However, what it does to the perception of a country where growth is crumbling is a difficult call. Also, RBI is keeping an eye on the FII outflow from the bond market and it has been lulled into complacency into believing that there is money, which cannot go out of the equity market. Although the experience of last month says that it is bonds which hurt us more than equity outflows but if people start taking a dim view of India in the light of further tightening of liquidity interest rates and they say India will grow at 4 percent next year, then you could see a big outflow of money from the equity markets. This might more or less or even more than compensate for any inflows which come into the bond market.
So, it is a judgement call but this is a contentious call because you have just taken a decision with an eye on the rearview mirror because equity outflows will not happen in India. However, if suddenly we were to lose USD 10-20 billion of equity outflows, the kind of damage we could do to the system, to the market, to sentiment could be quite scary.
I hope it works out well but there is at least a one-third possibility that this could end up being termed a policy mistake.
On bond, rupee, equity markets
Bond and equity markets go together this morning because bonds yields heading in a direction of 8 percent is something which the market could not have conceived a few weeks back. It was a question of how quickly we go to 7 percent kind of levels. It was not even a debate whether rates will be cut, it is just by how much 50 bps or 100 bps. And now we are talking about hardening of interest rates, we are talking about the yield going to close to 8 percent, which is hugely negative for equities as well.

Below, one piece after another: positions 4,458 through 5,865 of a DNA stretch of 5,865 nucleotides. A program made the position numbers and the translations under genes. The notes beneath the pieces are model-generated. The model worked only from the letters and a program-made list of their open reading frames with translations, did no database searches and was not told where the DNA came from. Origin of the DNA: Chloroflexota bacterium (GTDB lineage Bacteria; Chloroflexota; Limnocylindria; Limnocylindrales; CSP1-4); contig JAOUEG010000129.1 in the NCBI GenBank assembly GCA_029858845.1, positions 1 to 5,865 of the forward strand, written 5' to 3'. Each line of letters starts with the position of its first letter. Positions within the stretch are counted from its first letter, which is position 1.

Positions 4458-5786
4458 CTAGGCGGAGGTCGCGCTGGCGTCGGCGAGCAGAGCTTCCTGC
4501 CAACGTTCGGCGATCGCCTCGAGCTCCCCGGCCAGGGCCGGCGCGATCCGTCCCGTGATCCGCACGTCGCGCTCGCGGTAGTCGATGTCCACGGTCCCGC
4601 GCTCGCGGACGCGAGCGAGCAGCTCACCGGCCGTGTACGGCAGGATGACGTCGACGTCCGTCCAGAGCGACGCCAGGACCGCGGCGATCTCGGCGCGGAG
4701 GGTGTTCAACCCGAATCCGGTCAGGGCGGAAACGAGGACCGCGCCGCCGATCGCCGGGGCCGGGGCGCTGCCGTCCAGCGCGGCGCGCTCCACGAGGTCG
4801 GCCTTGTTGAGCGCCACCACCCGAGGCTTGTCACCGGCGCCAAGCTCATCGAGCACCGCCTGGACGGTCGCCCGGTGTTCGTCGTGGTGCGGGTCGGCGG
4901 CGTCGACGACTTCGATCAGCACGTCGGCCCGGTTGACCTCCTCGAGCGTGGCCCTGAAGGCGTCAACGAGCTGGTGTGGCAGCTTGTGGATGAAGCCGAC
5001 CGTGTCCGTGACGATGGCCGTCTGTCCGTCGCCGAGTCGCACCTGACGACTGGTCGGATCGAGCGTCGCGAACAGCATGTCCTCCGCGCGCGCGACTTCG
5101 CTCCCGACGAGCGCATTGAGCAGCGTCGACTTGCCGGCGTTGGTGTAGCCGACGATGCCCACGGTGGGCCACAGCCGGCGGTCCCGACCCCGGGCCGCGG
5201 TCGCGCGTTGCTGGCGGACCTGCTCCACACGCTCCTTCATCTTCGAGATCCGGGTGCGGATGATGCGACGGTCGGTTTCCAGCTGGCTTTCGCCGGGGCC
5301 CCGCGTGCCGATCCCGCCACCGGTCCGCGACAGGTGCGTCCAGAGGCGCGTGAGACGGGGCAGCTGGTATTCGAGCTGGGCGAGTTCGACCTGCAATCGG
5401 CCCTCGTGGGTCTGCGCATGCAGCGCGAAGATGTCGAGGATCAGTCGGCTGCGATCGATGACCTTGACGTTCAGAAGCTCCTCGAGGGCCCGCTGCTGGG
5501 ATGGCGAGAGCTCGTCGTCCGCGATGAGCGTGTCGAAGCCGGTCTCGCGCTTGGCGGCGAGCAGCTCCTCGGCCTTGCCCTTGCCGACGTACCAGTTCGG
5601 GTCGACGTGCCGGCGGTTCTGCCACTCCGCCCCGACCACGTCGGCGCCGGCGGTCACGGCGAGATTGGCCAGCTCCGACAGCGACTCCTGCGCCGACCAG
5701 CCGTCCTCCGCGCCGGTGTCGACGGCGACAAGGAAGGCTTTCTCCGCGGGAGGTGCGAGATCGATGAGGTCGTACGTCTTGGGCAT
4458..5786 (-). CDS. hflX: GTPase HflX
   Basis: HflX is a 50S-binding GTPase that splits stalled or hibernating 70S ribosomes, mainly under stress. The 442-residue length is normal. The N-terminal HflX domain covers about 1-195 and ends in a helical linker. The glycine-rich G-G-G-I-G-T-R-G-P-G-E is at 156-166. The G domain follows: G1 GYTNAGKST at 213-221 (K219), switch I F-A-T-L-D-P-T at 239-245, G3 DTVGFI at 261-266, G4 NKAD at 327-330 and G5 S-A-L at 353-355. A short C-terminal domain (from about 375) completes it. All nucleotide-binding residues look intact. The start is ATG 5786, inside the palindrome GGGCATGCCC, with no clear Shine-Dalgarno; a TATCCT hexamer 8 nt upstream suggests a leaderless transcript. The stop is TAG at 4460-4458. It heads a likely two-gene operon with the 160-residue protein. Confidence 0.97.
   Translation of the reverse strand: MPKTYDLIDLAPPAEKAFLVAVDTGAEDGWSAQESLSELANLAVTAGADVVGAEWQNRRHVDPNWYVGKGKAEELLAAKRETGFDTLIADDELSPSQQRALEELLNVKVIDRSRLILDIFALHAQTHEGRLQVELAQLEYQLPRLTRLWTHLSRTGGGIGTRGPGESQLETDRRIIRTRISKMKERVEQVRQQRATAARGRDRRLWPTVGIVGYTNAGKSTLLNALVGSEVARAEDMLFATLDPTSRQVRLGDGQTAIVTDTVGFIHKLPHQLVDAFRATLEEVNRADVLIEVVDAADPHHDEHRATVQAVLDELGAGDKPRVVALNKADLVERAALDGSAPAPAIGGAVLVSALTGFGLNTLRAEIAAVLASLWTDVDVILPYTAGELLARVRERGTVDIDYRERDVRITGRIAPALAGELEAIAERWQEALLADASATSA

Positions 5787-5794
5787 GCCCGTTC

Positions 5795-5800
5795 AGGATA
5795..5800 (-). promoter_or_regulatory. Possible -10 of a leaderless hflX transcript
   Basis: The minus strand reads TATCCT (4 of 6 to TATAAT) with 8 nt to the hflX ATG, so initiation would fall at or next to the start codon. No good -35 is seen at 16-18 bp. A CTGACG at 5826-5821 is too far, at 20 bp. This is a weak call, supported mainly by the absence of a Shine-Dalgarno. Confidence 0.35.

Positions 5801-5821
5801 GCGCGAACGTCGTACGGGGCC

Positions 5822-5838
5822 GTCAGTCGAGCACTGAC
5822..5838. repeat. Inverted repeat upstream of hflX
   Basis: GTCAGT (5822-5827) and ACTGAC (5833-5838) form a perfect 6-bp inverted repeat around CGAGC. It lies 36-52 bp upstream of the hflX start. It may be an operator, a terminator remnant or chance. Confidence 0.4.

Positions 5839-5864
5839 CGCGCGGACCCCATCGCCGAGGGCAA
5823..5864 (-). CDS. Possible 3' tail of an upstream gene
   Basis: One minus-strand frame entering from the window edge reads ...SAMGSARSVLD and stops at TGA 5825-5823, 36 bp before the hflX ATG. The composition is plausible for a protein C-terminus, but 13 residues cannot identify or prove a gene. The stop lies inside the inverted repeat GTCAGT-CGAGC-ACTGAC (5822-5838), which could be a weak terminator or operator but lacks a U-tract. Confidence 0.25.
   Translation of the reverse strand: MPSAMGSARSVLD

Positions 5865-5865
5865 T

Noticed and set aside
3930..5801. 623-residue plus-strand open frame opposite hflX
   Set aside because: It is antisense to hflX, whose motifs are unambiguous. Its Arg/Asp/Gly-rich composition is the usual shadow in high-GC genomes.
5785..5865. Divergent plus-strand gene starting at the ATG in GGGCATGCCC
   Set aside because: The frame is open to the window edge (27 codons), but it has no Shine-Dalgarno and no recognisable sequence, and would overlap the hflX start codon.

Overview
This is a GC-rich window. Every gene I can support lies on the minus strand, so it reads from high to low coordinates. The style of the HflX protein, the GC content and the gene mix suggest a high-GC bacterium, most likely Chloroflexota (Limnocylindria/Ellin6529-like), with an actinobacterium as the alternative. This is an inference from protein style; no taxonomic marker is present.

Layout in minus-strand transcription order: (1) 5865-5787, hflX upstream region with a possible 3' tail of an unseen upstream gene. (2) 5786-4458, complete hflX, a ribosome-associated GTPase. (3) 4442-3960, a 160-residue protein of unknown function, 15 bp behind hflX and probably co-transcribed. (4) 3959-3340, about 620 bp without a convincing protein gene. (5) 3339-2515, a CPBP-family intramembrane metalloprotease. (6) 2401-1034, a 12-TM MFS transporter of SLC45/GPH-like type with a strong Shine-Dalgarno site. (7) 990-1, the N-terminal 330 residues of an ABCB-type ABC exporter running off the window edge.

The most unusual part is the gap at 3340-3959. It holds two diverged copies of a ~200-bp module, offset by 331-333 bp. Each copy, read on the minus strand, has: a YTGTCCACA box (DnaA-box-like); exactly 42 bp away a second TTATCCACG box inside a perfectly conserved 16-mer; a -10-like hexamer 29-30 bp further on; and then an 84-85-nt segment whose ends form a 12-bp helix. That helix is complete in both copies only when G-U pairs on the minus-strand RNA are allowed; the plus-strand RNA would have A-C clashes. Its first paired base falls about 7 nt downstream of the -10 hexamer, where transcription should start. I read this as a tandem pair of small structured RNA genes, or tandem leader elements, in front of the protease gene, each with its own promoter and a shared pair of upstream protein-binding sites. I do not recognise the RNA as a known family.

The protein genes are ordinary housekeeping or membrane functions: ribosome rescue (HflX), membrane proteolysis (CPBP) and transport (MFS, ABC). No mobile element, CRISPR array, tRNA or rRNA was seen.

I fear for equity sentiment right now because growth numbers are still very terrible and this will lead to capital losses. Therefore, next quarter what will banks report because there will be trading losses now on their books. Public sector undertaking (PSU) banks already have got hammered out of shape. So, this is hugely negative Bank Nifty, it is hugely negative Nifty, it is hugely negative bond prices but positive for bond yields.
On the possibility of banks passing through the interest rate hikes
We already know what basic demand for things are in the economy; what the car sales are like, it may hit real estate as well. It is a difficult call this morning. The only silver lining is that the rupee probably hardens to 59-58.50/USD but longer-term the rupee will move with how the deficits are moving and how the funding of the deficit is moving.
So, if over the next few months, you have a situation that a lot of FII money comes into the bond market that may salvage the rupee for some more time in a durable fashion. If in the next few weeks FII outflows start once again because of the India growth scare becoming more paramount, then the rupee will weaken once again despite these moves because funding of the deficit will still remain a big and humongous task to do.
READ MORE ON market, NSE, BSE, Nifty, Sensex, Reserve Bank of India, , consumer price index (CPI), cash reserve ratio (CRR), current account deficit (CAD
ADS BY GOOGLE
video of the day
See 7% GDP by FY17; like pvt banks, autos: Kotak's Prasad